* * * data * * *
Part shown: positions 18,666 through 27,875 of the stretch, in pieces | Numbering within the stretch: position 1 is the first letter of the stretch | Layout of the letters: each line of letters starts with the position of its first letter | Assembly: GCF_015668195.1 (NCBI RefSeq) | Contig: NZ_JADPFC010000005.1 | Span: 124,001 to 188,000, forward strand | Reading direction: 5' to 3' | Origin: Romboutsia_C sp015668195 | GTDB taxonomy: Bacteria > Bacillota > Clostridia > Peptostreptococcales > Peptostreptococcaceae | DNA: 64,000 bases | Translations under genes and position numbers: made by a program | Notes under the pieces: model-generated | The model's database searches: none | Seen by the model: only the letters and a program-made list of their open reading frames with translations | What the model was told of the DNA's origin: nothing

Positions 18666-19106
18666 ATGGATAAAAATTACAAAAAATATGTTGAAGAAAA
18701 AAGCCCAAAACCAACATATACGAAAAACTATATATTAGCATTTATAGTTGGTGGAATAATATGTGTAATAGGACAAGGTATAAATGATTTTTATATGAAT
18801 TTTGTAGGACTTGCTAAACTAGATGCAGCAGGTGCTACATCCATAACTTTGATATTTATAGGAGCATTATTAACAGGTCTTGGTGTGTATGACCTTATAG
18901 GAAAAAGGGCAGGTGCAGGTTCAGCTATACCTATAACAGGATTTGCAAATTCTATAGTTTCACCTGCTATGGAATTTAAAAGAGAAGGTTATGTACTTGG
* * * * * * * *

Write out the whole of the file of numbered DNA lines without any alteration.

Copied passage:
Part shown: positions 18,666 through 27,875 of the stretch, in pieces | Numbering within the stretch: position 1 is the first letter of the stretch | Layout of the letters: each line of letters starts with the position of its first letter | Assembly: GCF_015668195.1 (NCBI RefSeq) | Contig: NZ_JADPFC010000005.1 | Span: 124,001 to 188,000, forward strand | Reading direction: 5' to 3' | Origin: Romboutsia_C sp015668195 | GTDB taxonomy: Bacteria > Bacillota > Clostridia > Peptostreptococcales > Peptostreptococcaceae | DNA: 64,000 bases | Translations under genes and position numbers: made by a program | Notes under the pieces: model-generated | The model's database searches: none | Seen by the model: only the letters and a program-made list of their open reading frames with translations | What the model was told of the DNA's origin: nothing

Positions 18666-19106
18666 ATGGATAAAAATTACAAAAAATATGTTGAAGAAAA
18701 AAGCCCAAAACCAACATATACGAAAAACTATATATTAGCATTTATAGTTGGTGGAATAATATGTGTAATAGGACAAGGTATAAATGATTTTTATATGAAT
18801 TTTGTAGGACTTGCTAAACTAGATGCAGCAGGTGCTACATCCATAACTTTGATATTTATAGGAGCATTATTAACAGGTCTTGGTGTGTATGACCTTATAG
18901 GAAAAAGGGCAGGTGCAGGTTCAGCTATACCTATAACAGGATTTGCAAATTCTATAGTTTCACCTGCTATGGAATTTAAAAGAGAAGGTTATGTACTTGG